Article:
President Obama this morning issued a statement on last night’s U.S. air strikes against the Islamic State terrorist group in Syria. He said, in part: “Today, the American people give thanks for the extraordinary service of our men and women in uniform, including the pilots who flew these missions with the courage and professionalism that we’ve come to expect from the finest military that the world has ever known.”

Newt Gingrich somehow got a different message from the president. He tweeted:

Just what was this CNN guy talking about? Watching the video of Obama’s statement, there’s no mistaking that he never referenced “courtesy.” The former House speaker later figured out that he’d mistweeted:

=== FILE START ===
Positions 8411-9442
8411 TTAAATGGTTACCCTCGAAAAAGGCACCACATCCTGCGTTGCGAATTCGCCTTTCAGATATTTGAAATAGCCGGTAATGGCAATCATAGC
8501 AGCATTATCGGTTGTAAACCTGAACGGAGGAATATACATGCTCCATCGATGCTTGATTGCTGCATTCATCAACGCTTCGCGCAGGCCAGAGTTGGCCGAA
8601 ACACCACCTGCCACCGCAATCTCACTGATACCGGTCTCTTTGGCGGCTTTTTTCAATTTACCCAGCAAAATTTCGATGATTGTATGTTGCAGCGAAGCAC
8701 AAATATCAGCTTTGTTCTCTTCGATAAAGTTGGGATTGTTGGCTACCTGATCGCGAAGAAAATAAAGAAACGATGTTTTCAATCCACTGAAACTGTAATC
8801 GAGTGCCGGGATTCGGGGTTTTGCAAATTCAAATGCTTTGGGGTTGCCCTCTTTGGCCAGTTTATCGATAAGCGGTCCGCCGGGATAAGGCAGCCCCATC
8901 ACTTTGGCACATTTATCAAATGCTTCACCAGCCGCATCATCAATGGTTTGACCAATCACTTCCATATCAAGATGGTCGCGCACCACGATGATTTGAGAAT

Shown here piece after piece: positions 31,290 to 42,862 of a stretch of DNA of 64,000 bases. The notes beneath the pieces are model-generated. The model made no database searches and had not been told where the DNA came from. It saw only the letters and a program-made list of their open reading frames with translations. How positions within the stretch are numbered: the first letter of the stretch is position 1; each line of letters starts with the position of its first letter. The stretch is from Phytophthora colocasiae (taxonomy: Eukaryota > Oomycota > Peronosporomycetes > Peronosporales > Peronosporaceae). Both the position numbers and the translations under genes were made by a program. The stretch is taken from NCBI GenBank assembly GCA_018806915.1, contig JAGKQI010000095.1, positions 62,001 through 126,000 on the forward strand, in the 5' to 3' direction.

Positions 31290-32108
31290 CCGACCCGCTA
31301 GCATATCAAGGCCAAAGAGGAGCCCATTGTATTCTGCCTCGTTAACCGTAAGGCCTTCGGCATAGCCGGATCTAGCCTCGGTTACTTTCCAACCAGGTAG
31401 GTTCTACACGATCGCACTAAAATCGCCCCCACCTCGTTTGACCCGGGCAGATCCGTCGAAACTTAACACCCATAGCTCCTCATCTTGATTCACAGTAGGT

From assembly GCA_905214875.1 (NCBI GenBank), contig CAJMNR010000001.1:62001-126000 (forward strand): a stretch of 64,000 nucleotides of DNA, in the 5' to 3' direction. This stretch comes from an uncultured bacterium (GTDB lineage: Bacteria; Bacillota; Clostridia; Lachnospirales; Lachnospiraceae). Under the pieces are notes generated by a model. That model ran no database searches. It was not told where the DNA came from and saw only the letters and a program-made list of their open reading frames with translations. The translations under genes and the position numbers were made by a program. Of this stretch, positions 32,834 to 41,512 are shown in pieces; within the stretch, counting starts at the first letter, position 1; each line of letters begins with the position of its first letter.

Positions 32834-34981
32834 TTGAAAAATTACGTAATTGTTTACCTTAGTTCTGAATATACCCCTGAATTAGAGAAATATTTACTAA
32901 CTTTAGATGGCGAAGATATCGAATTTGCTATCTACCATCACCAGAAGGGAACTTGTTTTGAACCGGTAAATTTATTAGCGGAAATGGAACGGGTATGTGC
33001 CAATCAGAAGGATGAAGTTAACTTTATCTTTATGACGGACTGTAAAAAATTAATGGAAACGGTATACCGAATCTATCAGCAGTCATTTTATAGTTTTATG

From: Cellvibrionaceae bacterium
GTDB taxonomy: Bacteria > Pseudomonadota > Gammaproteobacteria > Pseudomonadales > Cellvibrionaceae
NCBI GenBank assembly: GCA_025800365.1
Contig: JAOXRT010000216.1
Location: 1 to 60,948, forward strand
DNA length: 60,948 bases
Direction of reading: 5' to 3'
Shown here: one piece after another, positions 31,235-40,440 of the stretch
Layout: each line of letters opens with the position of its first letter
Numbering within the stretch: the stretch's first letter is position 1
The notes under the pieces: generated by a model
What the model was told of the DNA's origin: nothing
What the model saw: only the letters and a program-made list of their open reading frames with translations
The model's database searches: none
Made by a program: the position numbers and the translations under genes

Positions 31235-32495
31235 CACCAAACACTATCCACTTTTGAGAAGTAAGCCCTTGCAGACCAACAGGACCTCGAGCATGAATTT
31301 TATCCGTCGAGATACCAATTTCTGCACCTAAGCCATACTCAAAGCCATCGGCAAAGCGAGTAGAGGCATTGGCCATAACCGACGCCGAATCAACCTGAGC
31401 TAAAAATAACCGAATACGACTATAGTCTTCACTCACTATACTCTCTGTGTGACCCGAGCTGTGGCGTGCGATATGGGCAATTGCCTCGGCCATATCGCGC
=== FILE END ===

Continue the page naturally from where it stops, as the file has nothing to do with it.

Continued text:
Gingrich deserves a bit of credit for correcting himself, but only a bit. What Gingrich appears to have used to accuse the president of commending the “courtesy” of U.S. fighter pilots was not actually a transcript, as he claims in his correction tweet. Instead, it looks like the closed captioning of the Obama statement. Here’s how it reads, straight from the C-SPAN site:

IN SYRIA AND TODAY THE AMERICAN PEOPLE GIVE THANKS FOR THE EXTRAORDINARY SERVICES OF OUR MEN AND WOMEN IN UNIFORM, INCLUDING THE PILOTS THAT FLEW THESE MISSIONS WITH THE COURTESY AND PROFESSIONALISM THAT WE HAVE COME TO EXPECT FROM THE FINEST MILITARY THE WORLD IS EVER KNOWN.

Closed captioning fails in bold. As anyone who’s ever attended a loud sports bar can attest, closed captioning provides approximate and often erroneous read-outs of what’s being said on air. The failures sometimes amuse:

Howard Mortman, C-SPAN’s spokesman, tells the Erik Wemple Blog that he tells reporters that “you can use closed captioning as a guide but never copy and paste it. Always check it against the video.” Unless, of course, it’s just too good to check.